Sie sind auf Seite 1von 7

Solar Energy Materials & Solar Cells 90 (2006) 2531

Solar cell array parameters using Lambert


W-function
Amit Jain, Sandeep Sharma, Avinashi Kapoor

Department of Electronic Science, University of Delhi South Campus, New Delhi 110021, India
Available online 2 March 2005
Abstract
Exact closed-form solution based on Lambert W-function are presented to express the
transcendental currentvoltage characteristic containing parasitic power consuming para-
meters like series and shunt resistances for solar cell array. Maple software was used to solve
the transcendental equation of solar cell array.
r 2005 Published by Elsevier B.V.
Keywords: Lambert W-function; Solar cell array
1. Introduction
In a solar cell array, cells are connected in parallel and series to provide required
terminal voltage and current ratings. Ideally, these cells have identical electrical
characteristics when illuminated but the practical case is not so. Due to the relatively
high cost of a solar cell array, the main objective of the system designer is to extract
maximum available electrical power output at all insolation levels, for maximum
utilization efciency of the system.
There is a vast application of photovoltaic power in the remote rural areas of
developing countries [1]. The most successful application is to use a solar array to
power a dedicated load such as a DC-motor [26]. The key to their success is
simplicity, for example, direct coupling, no DCAC conversion, no storage batteries.
ARTICLE IN PRESS
www.elsevier.com/locate/solmat
0927-0248/$ - see front matter r 2005 Published by Elsevier B.V.
doi:10.1016/j.solmat.2005.01.007

Corresponding author.
E-mail address: avinashi_kapoor@yahoo.com (A. Kapoor).
This arrangement is typically used on non-identical loads such as water pumps,
which need not operate continuously, and water can be used directly or stored easily.
In eld conditions the cellular array circuits exhibit faults arising due to mismatch
losses such as the net array output power is less than the sum of output power of
constituent solar cells. The mismatch loss tends to enhance with time due to
degradation resulting from aging of cells. The mismatch loss can be reduced if each
row of parallel string is shunted by a bypass diode.
Efciency of an array, which is affected by electrical mismatches, can also be
enhanced by such redundant circuit design as series parallel array [7]. In this scheme
a circuit is divided into series blocks. One or more of these series blocks can be
bridged by bypass diode.
Solar cells in array are never identical, which complicates the analysis of a large
photovoltaic array operation under different load and environmental conditions. So
efforts have been made to combine the cell parameters of the array into a single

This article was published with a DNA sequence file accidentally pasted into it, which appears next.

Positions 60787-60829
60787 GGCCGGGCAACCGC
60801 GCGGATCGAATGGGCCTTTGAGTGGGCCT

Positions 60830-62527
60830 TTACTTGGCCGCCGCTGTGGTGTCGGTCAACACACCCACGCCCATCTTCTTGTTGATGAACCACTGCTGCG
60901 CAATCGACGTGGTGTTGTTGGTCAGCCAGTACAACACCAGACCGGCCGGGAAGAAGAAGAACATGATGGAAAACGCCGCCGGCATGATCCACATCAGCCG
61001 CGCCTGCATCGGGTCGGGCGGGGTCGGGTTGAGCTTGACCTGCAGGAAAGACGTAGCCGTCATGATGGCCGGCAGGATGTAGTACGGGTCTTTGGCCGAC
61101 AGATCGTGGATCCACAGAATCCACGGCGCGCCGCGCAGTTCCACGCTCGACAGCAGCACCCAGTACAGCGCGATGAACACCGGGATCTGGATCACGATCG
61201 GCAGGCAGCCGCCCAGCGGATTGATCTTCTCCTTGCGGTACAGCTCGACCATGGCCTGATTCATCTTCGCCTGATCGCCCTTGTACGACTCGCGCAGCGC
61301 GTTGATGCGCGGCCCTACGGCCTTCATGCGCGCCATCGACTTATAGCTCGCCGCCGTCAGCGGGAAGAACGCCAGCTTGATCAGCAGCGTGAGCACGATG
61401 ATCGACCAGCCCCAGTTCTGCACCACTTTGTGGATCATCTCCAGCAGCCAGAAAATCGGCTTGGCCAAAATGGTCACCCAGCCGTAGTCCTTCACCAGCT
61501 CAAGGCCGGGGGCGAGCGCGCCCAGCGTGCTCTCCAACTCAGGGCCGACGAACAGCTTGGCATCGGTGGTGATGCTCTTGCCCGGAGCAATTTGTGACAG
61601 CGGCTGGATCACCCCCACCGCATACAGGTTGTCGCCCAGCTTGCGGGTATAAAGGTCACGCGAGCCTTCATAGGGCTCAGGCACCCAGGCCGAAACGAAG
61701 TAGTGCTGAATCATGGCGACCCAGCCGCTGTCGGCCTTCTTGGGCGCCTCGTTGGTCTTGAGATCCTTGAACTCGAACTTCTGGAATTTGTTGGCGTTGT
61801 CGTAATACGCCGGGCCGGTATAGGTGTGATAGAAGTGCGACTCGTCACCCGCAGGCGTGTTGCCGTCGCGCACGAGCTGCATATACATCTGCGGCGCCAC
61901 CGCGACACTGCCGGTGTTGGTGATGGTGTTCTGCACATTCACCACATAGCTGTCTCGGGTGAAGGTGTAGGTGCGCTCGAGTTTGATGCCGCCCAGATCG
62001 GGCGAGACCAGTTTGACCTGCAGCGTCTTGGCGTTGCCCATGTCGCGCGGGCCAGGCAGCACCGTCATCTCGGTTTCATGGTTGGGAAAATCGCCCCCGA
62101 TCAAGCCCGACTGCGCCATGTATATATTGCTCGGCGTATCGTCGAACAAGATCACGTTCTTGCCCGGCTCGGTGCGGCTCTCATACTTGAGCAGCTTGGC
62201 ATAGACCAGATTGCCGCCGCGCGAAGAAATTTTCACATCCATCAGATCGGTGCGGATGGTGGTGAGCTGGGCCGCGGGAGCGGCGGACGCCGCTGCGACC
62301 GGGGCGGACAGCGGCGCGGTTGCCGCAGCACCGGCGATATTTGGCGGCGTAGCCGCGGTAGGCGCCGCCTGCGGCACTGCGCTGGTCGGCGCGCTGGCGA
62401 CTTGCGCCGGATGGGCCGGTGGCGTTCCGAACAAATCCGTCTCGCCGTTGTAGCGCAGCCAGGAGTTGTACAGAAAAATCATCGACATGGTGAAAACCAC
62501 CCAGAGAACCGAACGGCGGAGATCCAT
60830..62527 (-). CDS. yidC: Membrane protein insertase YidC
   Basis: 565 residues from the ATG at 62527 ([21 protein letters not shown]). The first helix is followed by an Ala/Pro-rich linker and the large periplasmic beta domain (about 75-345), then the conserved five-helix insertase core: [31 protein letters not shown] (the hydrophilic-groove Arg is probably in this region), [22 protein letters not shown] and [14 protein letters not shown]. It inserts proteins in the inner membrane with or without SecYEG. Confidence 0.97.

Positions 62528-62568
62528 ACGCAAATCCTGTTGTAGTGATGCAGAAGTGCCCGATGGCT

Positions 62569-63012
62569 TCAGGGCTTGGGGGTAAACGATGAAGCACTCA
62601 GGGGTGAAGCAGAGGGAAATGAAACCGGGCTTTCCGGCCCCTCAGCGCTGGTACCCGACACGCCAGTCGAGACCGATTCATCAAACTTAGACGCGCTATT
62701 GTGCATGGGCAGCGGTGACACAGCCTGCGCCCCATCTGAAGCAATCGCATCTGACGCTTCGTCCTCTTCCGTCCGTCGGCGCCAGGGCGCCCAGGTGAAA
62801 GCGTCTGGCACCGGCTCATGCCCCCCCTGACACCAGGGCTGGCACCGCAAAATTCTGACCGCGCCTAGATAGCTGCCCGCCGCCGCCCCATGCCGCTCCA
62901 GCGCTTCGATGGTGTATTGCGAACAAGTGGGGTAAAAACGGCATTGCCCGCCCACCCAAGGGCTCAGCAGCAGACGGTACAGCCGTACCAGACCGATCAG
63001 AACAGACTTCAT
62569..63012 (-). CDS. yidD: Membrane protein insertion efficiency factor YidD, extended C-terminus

aggregate model to simplify calculations.
In earlier works the array parameters were derived by different methods such as
(a) incomplete analytical methods, (b) complete analytical methods, (c) simulation
methods [811]. Some work deals with calculating series and shunt resistance of
array with many approximations [12].
The present work deals with calculation of various array parameters using
Lambert W-function method to solve the currentvoltage relationship of a solar cell
[1315]. The signicance of this method is that it uses no approximations and
provides exact mathematical relations for various array parameters.
2. Theory
The currentvoltage relation of single solar cell in a photovoltaic array is given by
ln
i I
ph
I
o

V iR
s
I
o
R
sh
1
_ _

V iR
s
nV
th
, (1)
where V and i are terminal voltage and current, respectively; I
ph
is photocurrent; I
o
is
the diode reverse saturation current; R
s
and R
sh
are series and shunt resistance,
respectively; n is diode ideality factor; V
th
is the thermal voltage.
In a series array consisting of N identical cells where the current through the array
is equal to the current through individual cell it can be shown that
I
ph
a
I
ph
; I
o
a
I
o
; R
s
a
NR
s
; R
sh
a
NR
sh
; V
th
a
NV
th
.
And for parallel array
I
ph
a
NI
ph
; I
o
a
NI
o
; R
s
a
R
s
=N; R
sh
a
R
sh
=N; V
th
a
V
th
.
The explicit voltage equations for nth cell in an array as determined by solving
Eq. (1) is
V
n
V
oc
n
R
sh
n
i
n
R
s
n
i
n
, (2)
ARTICLE IN PRESS
A. Jain et al. / Solar Energy Materials & Solar Cells 90 (2006) 2531 26
where V
oc
n
is given by
V
oc
n
Lambert W
I
o
n
R
sh
n
e
I
ph
n
R
sh
n
=AV
th
n

AV
th
n
_ _
nV
th
n
R
sh
n
I
ph
n
. (3)
Similarly, the IV equation of the array of the same form as for the single cell in
terms of voltage is
V
a
V
oc
a
R
s
a
R
sh
a
i
a
, (4)
where V
oc
a
is given by
V
oc
a
Lambert W
I
o
a
R
sh
a
e
I
ph
a
R
sha
=AV
tha

AV
th
a
_ _
nV
th
a
R
sh
a
I
ph
a
. (5)
Two different photocurrents are introduced for array: I
pho
a
and I
ph
a
; I
pho
a
is the
photocurrent at open circuit voltage and current independent whereas I
ph
a
is
the array photocurrent at load and current dependent, where I
pho
a
is given by
I
pho
a

V
oc
a
I
o
a
R
sh
a
e
V
oc
a
=AV
tha

R
sh
a
.
The explicit current equations for the nth cell in an array as determined by solving
Eq. (1) are